The slogan for this year's National Association of Broadcasters convention is “Your Future Starts Here.” The sad fact is, for much of the communications industry, including cable and satellite providers, the future started a long time ago, while broadcasters were busy fighting to stop them. Now the future truly is here, and broadcasters are way over there. The business seems clumsy and slow, and about as futuristic as a Buick Roadmaster.
Eddie Fritts, the able leader of NAB for 23 years, will be gone by fall. He deserves broadcasters' applause for what he did accomplish, but he leaves broadcasters with a full plate of concerns. The NAB needs a new strong leader to finesse Washington legislation. Broadcasters also need to find executives in their front offices who will step up to lead, with imagination and innovation and integrity. Broadcasting needs a bold new, coherent direction. Its problems are many.
As noted in our listing of the Top 25 Station Groups (page 36), station trading has ground to a halt, pending court decisions about the scope of deregulating the industry. Unless pushed, the issues won't be resolved soon. That makes owning a television station akin to owning beachfront property—next door to a chemical plant.
Cable channels now get more than half of all the viewers. And cable networks are growing, while broadcast networks, with rare exceptions, haven't figured out how to be mass distributors in what has rapidly become a TV-niche world.
On the station level, after a decade-long fight for digital spectrum, broadcasters have been told by the FCC that they aren't entitled to digital must-carry on cable systems. Unless stations can get that done by getting Congress or the FCC to reconsider, that new revenue stream is a dead issue.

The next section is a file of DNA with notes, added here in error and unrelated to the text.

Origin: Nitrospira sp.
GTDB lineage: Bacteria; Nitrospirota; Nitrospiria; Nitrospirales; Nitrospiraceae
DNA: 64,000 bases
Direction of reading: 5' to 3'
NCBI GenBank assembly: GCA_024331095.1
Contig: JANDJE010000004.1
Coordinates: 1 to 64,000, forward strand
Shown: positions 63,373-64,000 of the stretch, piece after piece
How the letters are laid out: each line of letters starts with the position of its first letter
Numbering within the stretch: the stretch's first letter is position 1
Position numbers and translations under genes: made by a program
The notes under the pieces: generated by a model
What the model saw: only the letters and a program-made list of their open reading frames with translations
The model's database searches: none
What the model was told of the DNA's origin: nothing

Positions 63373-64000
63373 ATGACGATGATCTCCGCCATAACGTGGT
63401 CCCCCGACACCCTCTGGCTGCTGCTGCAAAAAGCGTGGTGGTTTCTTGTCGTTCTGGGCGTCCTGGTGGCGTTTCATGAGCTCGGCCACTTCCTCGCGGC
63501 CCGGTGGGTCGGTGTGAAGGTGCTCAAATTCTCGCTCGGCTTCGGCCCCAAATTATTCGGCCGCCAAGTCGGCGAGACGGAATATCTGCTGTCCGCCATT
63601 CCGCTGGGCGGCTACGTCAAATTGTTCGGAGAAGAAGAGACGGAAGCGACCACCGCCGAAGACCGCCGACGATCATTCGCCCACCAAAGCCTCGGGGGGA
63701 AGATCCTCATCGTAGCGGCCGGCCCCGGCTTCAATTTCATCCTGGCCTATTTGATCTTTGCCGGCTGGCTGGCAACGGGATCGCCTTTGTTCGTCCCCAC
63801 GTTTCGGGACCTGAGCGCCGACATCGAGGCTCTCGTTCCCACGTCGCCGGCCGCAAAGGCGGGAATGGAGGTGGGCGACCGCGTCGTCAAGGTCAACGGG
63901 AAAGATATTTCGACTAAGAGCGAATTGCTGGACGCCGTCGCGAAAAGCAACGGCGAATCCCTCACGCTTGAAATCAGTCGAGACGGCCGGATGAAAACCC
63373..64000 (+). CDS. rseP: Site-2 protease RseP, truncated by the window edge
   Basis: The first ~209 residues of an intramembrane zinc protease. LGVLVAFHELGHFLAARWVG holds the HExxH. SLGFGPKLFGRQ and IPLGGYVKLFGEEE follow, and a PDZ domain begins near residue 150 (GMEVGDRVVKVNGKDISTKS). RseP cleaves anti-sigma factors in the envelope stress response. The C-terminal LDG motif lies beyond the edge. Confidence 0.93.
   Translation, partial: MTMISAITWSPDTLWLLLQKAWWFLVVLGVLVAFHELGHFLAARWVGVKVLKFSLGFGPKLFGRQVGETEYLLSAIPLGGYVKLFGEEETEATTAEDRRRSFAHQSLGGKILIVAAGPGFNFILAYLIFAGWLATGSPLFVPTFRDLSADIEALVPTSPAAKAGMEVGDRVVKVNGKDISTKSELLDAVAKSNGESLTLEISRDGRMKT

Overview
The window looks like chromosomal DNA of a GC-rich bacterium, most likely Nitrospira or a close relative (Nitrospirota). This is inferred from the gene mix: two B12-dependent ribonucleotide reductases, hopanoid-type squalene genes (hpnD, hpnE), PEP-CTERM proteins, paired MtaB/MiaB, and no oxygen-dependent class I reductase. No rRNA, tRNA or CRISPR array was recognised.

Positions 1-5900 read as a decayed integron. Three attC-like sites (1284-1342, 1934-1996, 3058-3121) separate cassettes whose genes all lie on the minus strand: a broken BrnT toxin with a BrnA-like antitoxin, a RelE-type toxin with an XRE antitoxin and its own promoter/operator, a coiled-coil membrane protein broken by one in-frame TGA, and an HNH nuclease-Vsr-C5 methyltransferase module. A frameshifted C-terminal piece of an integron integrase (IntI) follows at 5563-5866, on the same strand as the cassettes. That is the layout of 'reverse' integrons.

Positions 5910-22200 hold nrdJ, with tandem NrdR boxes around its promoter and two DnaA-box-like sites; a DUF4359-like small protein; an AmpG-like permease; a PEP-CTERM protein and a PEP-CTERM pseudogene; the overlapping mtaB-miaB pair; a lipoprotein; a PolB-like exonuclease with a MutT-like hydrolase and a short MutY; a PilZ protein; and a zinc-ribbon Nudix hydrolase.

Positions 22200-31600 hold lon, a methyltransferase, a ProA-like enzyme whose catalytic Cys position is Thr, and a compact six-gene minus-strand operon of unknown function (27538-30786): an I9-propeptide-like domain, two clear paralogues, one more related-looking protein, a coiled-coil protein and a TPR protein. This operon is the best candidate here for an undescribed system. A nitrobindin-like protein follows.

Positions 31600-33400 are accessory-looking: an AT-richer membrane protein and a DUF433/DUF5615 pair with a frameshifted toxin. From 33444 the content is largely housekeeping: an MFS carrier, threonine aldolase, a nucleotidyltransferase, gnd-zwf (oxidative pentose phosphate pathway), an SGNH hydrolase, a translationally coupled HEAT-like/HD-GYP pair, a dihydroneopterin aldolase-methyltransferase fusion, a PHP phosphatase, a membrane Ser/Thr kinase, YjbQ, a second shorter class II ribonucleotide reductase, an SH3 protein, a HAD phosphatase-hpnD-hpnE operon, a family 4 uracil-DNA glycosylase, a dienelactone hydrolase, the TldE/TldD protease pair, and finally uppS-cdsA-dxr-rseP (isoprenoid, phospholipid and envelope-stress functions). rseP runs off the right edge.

Emboldened by breast-beating critics of media consolidation and critics of breast-baring media content, Congress is pushing for more-concrete regulations for public-affairs programming.
The new chairman of the FCC, Kevin Martin, has been on the wrong side of the content-regulation issue, and we expect it's a pulpit he won't be leaving soon. Extolling moral virtues makes for good politics, as this White House has learned. Beating up broadcasters—actually, the tamest of the media—still plays well with voters. The NAB rarely has been forceful on First Amendment issues. Content regulation, if it comes, is sad recognition of earlier battles not fought well enough.
Meanwhile, new technology has created a shopping mall of places for consumers to go for content. While broadcast television figures out its future, consumers are creating their own diversions on the Internet, with their TiVo, and with everything from Netflix to PlayStation. Even Nielsen's new local people meters suggest that fewer viewers are watching broadcast television.
Whomever the NAB chooses as its next leader must not only sell the relevance of free over-the-air broadcasting to Washington but also give broadcasters a reason to believe in that vision themselves. But the NAB can't do it alone. The strength of broadcasting is in its localism. General managers, news directors and even engineers must recognize that, in fact, the future really is here and it's time to get with it.